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DITO Cell Tower Sites, Construction Slow Progress

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Image by Alistair McIntyre from Pixabay

Image by Alistair McIntyre from Pixabay

DITO Telecommunity Corp., formerly Mislatel Consortium, would have its commercial operations delayed due to the complex cell tower permitting process. DITO Chief Administrative officer Adel Tamano said that it was already delayed from the company’s first target, from September 2019 to July 2020, to “put the network in place”.

Lawmakers are now beginning to doubt DITO’s capability in accomplishing its promise of 2,500 cell site construction, which will cover 37% of the whole Philippines with a minimum Internet speed of 27-Mbps, by July 2020. ACT Teachers party-list Rep.

“DICT was concerned about the capability of DITO to fulfill its commitments as July is six months away,” said DICT Secretary Gregorio Honasan.

France Castro pressed Congress to issue investigation by the Department of Information and Communication Technology and DITO officials.

Industry providers explained in summary about the challenges of building telco infrastructure, such as multiple LGU permits for one cell site can take the procedure eight months long.

Other than LGU permits, cell site construction also imposed certain guidelines and requirements made by homeowners associations, exclusive subdivisions and building administrators based on Housing and Land Use Regulatory Board Resolution No. R-626 issued in 1998. The process consists of everything from negotiations, documentation of prospective cell site location, up to securing structural permits and approvals, which is easier said than done in completing these feats. In this context, the lengthy permit applications hinder the faster construction of DITO’s 2,500 cell sites.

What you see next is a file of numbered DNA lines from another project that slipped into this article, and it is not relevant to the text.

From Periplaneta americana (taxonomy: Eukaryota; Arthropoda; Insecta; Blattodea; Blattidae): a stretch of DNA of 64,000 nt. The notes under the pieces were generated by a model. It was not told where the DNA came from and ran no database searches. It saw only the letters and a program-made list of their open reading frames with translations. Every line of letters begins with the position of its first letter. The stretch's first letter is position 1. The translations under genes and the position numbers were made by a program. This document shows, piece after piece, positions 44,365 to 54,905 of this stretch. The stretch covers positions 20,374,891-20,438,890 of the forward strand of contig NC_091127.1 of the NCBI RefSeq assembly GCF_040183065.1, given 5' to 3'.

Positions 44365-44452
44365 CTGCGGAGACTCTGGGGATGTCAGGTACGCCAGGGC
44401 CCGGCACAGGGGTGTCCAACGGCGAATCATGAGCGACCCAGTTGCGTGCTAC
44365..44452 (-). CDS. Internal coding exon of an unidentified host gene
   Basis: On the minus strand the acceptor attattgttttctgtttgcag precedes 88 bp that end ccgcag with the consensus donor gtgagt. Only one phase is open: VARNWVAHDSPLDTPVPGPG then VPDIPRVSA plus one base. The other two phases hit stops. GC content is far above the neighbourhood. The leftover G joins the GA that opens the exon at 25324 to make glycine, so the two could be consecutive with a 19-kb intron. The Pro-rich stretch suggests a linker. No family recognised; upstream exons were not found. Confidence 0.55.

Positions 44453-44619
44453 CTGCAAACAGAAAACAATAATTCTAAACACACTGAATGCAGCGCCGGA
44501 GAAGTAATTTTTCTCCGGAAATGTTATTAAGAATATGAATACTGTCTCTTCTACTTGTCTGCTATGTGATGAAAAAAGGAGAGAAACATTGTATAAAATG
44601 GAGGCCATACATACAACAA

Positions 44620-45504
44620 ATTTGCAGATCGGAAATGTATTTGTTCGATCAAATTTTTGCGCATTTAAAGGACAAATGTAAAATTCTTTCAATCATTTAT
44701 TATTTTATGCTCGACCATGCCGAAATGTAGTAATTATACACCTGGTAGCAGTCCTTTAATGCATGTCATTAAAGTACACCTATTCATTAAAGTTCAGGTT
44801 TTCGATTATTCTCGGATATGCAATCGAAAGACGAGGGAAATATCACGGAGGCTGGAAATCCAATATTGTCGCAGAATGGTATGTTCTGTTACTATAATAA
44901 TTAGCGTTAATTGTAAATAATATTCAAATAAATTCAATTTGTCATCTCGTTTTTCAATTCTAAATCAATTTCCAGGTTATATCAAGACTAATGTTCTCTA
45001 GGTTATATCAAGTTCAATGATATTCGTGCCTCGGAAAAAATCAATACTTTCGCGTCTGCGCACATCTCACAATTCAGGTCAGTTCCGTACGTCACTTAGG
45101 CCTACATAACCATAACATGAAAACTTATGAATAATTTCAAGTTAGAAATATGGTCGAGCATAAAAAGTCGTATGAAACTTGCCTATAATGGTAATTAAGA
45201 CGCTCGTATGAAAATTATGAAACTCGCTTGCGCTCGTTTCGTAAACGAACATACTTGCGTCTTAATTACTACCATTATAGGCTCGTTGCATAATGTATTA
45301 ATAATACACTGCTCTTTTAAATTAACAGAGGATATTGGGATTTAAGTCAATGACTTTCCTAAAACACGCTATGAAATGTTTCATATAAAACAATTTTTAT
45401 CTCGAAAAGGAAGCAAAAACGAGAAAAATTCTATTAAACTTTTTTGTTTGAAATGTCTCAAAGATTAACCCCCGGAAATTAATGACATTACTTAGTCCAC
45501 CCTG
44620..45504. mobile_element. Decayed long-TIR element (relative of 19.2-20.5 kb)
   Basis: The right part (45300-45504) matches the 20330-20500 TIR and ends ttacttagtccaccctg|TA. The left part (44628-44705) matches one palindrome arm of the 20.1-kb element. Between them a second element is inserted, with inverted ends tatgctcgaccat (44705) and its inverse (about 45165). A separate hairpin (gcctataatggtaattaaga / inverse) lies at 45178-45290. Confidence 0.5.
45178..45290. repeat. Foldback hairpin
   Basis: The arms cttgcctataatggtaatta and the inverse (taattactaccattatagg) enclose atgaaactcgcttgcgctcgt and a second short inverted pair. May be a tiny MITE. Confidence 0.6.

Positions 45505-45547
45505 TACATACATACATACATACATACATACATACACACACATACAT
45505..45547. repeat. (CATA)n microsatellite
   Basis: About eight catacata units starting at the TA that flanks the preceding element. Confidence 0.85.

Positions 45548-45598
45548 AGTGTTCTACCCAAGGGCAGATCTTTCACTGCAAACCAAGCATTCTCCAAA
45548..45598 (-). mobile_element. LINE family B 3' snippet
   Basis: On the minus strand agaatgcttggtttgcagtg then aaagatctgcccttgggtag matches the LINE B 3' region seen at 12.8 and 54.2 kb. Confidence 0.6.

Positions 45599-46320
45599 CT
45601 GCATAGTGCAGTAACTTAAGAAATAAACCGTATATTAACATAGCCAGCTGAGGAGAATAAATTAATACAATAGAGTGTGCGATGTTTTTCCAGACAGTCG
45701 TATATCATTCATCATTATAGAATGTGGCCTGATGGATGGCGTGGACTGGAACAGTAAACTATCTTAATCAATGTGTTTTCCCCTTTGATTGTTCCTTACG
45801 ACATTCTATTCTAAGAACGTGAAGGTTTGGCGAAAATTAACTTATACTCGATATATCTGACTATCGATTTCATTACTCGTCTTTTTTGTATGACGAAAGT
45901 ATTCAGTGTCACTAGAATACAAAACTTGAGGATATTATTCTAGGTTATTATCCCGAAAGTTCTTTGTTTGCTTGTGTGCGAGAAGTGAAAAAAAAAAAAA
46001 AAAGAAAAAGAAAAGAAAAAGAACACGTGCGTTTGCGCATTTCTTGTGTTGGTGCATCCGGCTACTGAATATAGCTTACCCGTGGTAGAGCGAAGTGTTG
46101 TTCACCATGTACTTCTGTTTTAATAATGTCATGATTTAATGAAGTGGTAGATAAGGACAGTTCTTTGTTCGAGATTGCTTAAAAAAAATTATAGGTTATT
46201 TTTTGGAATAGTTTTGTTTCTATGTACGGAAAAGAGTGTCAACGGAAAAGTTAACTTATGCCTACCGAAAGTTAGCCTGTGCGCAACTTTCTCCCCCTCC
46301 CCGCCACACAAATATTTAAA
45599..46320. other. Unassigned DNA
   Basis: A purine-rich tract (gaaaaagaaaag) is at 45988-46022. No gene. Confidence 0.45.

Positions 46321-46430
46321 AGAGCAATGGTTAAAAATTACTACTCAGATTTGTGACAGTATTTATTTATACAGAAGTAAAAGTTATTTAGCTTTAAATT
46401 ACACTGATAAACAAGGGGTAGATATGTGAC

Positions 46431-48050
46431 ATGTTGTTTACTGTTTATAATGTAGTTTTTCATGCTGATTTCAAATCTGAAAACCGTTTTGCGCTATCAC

In response to address these issues of delaying permits, the Philippines’ Anti-Red Tape Authority and DICT cooperated with the national automation of government services to shorten the processing time for business permits. The DICT had also proposed an idea of tower sharing to increase tower density. It follows that the number of subscribers being served by each telco increases by two and more telcos sharing in a single tower.

Furthermore, in support of a faster construction process in cell sites, the DICT is working on a new common tower policy since 2018, with the final draft of policy delayed to February 2020.

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About Elly Dela Torre

Elly Dela Torre— a freelance writer that dabbles on various topics, categories ranging from technical to literary. Loves the sound of typewriter- typing in general. By that, long content is inevitable (and puns), be warned.